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The Boots

Gun shots were heard, then came the banging on the doors of our village. There was screaming and shouting everywhere. It had started. My country had chosen to be divided on such a lovely warm, sunny spring day. Nature was ready to explode, green buds slowly creeping out of their branches, flowers popping up in the fields, the sunlight lasting a little longer each evening. Such a day would be good for fishing, cycling or playing football. Yesterday, people from both sides worked together, respecting each other’s religion and ethnic background. Children played together and went to the same schools, meals were shared, the same football team supported, but today we have created hatred for many generations to come.

Mother quickly pushed me under the coffee table in the living room. It was narrow, hardly big enough to hide a nine year old boy. The table was covered with an embroidered cloth which mother had spent many evenings stitching near the fire while I read out loud from the ‘The Jungle Book’. Father would correct my English and made me pronounce the words correctly.

Outside our house, there was chaos. I could only hear the clock ticking in the living room. The fear inside me was the same as sitting in an exam room with sweaty hands and that feeling of nausea. I peeped through the drapes of the table cloth; the piano stood proudly near the window. Many children from the village had been taught by my mother.The wooden floor looked huge from where I was hiding. The floor boards were never level and liked to squeak.

Finally, the unavoidable happened, the banging was on our door. It was so loud that it made me jump. Father quickly moved towards the door. His finger was on his lips and he told me to stay hidden. The door was pushed open, the sun crept into our living room, tiny dust particles were floating in the sunlight. Heavy boots tramped in, the kind that soldiers wore. The well polished boots were so shiny,  they almost gave me away through reflection. The smell of shoe polish was so strong that it made me sick. Marks of mud were on the floor, carried in by those boots. ‘Mum will have to mop it up after they leave’, I thought. There was a particular boot that caught my eye. I recognised the ‘Arsenal’ socks that pulled up above the knee. A leaf was stuck under the boot. ‘He supports the same team as I do. Surely he will not hurt us’, I thought.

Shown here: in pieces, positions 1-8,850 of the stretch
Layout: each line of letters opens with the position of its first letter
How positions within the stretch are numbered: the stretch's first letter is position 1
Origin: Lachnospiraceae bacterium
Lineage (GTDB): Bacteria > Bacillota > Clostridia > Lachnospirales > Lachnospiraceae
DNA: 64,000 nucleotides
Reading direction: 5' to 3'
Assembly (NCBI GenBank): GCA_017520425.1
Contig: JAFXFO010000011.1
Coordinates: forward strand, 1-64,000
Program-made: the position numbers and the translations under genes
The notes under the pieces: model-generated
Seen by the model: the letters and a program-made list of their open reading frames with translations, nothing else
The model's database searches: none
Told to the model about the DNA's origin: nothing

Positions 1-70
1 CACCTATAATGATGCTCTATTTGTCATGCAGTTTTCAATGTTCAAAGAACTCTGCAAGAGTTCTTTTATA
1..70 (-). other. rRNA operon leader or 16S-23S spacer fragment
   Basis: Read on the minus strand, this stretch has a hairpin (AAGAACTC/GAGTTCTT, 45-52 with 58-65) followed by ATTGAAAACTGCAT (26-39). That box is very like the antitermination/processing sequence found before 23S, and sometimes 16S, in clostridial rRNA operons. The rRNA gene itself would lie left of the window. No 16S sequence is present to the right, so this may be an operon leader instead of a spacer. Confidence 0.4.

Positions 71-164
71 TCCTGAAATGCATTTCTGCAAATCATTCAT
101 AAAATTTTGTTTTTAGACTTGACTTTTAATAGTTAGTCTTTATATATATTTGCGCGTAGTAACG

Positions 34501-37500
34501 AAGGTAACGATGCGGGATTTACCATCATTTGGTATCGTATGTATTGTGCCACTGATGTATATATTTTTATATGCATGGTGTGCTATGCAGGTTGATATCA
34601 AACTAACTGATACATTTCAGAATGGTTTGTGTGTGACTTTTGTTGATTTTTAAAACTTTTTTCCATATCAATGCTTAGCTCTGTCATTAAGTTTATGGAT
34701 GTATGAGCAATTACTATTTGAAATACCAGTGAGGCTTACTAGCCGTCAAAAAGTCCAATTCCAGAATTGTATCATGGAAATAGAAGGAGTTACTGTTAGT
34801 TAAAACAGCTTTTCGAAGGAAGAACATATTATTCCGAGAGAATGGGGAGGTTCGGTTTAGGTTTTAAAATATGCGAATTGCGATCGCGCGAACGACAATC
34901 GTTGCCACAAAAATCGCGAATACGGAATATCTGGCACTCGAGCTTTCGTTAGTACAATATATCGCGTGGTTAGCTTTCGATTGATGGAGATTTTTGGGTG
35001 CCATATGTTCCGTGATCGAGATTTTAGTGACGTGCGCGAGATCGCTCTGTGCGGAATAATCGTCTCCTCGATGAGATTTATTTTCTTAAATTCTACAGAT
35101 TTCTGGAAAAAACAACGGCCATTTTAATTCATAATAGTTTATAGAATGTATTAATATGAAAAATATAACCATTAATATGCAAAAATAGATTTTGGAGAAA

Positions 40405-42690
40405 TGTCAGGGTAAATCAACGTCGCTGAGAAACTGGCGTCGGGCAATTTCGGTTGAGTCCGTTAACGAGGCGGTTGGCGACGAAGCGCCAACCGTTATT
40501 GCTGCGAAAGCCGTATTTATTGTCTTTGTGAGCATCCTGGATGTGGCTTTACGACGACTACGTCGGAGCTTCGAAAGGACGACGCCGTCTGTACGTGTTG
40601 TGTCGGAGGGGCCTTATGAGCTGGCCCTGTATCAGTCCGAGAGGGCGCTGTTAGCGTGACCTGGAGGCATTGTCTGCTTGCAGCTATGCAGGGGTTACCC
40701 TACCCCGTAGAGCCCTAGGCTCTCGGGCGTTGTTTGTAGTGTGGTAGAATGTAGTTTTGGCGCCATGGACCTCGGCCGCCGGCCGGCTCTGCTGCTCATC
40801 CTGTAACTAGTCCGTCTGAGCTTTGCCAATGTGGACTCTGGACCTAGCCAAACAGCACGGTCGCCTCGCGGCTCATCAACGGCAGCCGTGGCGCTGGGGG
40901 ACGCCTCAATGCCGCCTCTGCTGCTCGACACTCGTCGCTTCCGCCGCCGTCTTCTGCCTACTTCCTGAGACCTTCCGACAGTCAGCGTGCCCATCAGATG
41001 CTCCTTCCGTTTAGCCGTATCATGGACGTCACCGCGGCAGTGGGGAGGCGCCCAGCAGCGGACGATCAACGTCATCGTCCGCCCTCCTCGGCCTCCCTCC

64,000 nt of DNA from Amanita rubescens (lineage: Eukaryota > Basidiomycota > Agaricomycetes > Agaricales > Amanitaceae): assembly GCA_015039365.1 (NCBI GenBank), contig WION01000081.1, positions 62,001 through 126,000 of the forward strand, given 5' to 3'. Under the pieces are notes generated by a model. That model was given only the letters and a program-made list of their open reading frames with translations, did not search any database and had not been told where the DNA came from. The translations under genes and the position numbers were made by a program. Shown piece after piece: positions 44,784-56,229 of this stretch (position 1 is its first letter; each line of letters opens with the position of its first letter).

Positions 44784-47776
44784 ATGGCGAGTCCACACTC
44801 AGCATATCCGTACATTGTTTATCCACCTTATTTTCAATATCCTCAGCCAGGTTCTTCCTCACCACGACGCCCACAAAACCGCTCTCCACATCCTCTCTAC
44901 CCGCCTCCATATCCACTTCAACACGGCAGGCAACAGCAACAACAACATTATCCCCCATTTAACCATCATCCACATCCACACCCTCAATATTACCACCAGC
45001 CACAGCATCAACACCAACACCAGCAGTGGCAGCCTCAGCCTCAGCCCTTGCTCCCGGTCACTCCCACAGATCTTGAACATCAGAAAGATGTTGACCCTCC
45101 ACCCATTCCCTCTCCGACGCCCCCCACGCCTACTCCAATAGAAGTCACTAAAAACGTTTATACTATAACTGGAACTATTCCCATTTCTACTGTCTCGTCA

The floorboard squeaked when he walked past. He walked back and stood in front of my table. I thought my heart was going to jump out of my mouth. It was beating so loud that I was sure he could hear it. I told myself to play a tune in my head, that would relax me. It always worked, when I had stage fright performing at a concert, but even Papageno’s song could not control my shivering at that very moment.

Discussions were going on. Father tried to bribe them with his pocket watch. There was lots of pushing and shouting. Mother was crying. Father’s glasses were flung to the floor and the man with the Arsenal socks stepped on it. The glasses shattered into many fine pieces and the frames were dented. Father was now as blind as a bat. There was too much noise. I covered my ears and carried on with Papageno .

Suddenly there was a shot. The ringing stayed in my ears. Father dropped to the floor. The dust particles exploded in the air. I couldn’t feel the impact of father’s fall or mother’s hysterical screams. Only the ringing sound was in my ears. Father’s eyes were staring straight at me. Blood was oozing out of his head, it spilled into the cracks of the wooden floor. It spread to the coffee table and reached my shoes. That was when my body went weak and everything turned dark.

 
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Posted by on March 18, 2014 in General

 

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Why we write…

I just wanted to share this article, 9 Life Lessons Everyone Can Learn From These Beloved Classic Children’s Books, by Amanda Scherker at the Huffington Post. Reading it reminded me both why I write, and why I read. Learning how to live together and how to be happy are lessons we can really only absorb by sharing experiences and walking in each other’s shoes. Interestingly, I recently read another fascinating article in The Independent about how reading can not only achieve this in the moment, but also elicit that same cognitive function for days afterwards. It simply confirms for me the inherent value in literature, and the responsibility we bear for sharing constructively, even when addressing negative subjects.

 
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Posted by on February 5, 2014 in General

 

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